Sumeet Patwardhan of Macalester College to Deliver Lecture on Feminist Activist Tarabai Shinde Patwardhan’s talk “What I See with My Eyes: Tarabai Shinde on Men’s Blame of Women” will be held Oct. 17 at 5 p.m.
Sumeet Patwardhan, assistant professor of philosophy at Macalester College, will deliver a lecture titled “What I See with My Eyes: Tarabai Shinde on Men’s Blame of Women” at Washington and Lee University on Tuesday, Oct. 17 at 5 p.m. in Leyburn Library’s Northen Auditorium. The lecture is free and open to the public and is sponsored by the Department of Philosophy, W&L’s chapter of Minorities and Philosophy (MAP) and the Office of the Provost.
Patwardhan’s research interests include ethics, moral psychology, feminist philosophy and social philosophy, with additional concentrations in Indian moral and political philosophy. In his talk, he will focus on the work of Tarabai Shinde, specifically her 1882 text “Stri Purush Tulana” (“A Comparison Between Women and Men”) and her condemnation of women-blaming. Shinde was a feminist activist who protested patriarchy and caste in 19th-century India, and “Stri Purush Tulana” is often considered the first modern Indian feminist text.
Shinde saw women being pervasively and undeservedly blamed by men for failing to meet stridharma (ideals of womanhood) and sought to end it, stating in “Stri Purush Tulana” her hope that men “might stop treating all women as though they had committed a crime.” Patwardhan’s talk will interpret Shinde’s condemnation of women-blaming and her strategies to combat it, arguing that her work offers a useful corrective to the contemporary philosophical literature on blame. By exploring Shinde’s goal to simultaneously end women-blaming and encourage women’s self-respect, Patwardhan will discuss the importance of her work to the current political struggles against gendered standards of blame.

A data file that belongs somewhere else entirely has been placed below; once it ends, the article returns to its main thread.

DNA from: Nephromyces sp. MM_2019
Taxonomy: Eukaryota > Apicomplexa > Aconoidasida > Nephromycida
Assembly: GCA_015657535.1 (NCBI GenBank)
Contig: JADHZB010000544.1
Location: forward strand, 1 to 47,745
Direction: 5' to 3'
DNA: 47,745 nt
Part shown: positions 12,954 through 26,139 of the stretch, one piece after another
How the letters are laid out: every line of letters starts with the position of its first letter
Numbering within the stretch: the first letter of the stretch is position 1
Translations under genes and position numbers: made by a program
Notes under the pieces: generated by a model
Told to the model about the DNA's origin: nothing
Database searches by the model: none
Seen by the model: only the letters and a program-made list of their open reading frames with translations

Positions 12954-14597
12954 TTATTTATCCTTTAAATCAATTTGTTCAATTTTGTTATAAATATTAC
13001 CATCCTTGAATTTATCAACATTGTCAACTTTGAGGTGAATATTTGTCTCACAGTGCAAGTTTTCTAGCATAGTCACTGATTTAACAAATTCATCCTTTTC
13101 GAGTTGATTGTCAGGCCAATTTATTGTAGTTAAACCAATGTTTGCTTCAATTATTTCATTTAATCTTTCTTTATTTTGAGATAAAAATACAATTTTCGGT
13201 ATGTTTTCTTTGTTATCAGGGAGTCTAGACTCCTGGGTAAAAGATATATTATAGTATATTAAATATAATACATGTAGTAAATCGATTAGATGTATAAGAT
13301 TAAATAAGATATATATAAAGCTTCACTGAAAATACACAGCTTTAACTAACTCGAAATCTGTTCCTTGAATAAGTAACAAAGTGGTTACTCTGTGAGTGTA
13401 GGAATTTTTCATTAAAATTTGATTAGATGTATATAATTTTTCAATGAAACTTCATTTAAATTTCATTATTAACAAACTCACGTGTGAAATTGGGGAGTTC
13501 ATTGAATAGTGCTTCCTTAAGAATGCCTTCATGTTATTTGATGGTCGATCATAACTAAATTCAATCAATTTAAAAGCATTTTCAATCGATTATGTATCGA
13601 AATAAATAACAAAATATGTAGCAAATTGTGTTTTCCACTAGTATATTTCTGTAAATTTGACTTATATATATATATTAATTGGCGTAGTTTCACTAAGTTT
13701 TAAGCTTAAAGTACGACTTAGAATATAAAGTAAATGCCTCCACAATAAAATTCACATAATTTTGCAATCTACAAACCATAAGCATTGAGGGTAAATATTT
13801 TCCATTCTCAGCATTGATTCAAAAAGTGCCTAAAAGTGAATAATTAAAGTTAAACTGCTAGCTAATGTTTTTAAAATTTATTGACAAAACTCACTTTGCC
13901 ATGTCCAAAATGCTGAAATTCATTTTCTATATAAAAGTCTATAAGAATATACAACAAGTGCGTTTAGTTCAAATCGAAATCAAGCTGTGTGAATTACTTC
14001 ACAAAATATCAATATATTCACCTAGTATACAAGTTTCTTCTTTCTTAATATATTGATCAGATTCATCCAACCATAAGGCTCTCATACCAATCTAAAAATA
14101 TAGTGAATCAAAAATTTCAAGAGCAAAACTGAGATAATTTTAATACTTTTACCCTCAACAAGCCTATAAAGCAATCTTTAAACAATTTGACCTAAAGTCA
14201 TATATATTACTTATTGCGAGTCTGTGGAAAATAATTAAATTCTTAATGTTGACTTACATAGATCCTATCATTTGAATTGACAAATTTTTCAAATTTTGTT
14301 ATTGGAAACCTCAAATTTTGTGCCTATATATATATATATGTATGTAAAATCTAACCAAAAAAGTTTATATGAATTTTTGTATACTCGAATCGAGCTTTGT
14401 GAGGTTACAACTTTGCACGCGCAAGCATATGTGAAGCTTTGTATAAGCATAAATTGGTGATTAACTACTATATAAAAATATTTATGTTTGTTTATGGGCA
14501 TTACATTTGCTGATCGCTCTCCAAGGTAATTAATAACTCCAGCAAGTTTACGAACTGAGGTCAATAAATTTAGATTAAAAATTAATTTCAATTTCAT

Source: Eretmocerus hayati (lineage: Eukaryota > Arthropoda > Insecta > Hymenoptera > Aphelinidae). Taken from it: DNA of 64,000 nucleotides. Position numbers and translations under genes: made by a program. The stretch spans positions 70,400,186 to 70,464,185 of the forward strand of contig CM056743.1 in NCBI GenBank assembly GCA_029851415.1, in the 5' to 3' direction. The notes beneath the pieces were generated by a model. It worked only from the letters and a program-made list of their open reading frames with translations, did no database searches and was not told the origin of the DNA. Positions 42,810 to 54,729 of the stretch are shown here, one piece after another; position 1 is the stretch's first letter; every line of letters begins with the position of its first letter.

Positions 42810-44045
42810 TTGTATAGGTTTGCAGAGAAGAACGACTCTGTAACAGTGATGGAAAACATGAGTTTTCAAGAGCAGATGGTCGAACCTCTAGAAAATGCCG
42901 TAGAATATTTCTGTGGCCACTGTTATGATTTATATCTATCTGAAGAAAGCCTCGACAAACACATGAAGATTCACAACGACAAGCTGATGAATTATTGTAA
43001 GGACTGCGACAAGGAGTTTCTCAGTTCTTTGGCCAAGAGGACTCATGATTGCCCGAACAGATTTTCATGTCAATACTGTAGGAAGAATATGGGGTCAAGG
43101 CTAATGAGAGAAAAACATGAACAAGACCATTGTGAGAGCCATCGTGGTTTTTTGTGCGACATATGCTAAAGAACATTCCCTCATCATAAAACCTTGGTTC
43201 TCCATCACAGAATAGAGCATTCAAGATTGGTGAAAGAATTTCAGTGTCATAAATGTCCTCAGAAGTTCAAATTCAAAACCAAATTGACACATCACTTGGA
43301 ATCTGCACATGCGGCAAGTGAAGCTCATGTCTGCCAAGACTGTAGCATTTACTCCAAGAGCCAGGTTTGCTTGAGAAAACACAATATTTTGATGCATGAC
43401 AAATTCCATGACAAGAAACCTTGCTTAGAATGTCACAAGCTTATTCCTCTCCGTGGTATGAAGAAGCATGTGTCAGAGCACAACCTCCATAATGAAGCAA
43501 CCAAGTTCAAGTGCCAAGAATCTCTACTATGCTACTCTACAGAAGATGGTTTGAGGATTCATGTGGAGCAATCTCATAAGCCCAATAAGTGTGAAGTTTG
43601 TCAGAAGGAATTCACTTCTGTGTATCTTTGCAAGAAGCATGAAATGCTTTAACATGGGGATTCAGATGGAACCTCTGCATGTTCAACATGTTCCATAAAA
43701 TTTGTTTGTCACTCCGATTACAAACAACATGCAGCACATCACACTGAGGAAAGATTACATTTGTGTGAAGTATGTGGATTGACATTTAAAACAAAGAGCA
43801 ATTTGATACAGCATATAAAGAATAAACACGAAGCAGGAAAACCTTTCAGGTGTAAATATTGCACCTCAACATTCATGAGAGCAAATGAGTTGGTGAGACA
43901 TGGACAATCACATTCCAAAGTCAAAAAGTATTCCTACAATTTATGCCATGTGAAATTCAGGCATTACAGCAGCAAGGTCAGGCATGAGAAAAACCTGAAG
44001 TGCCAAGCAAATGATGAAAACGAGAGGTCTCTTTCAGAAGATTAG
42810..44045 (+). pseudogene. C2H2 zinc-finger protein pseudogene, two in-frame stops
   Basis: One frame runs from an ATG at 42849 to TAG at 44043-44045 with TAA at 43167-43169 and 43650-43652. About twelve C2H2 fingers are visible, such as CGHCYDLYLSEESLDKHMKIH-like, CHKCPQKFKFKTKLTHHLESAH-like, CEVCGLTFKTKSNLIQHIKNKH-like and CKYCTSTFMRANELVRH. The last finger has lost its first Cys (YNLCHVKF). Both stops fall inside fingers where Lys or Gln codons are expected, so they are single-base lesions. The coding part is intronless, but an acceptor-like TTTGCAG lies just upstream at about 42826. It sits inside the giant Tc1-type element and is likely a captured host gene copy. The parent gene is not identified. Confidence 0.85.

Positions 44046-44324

Patwardhan received his bachelor’s degree from the University of North Carolina at Chapel Hill and his doctorate in philosophy from the University of Michigan, where he wrote his dissertation, “Consent, Blame, and Sex.” He is also the author of the poetry collection, “Sonder.”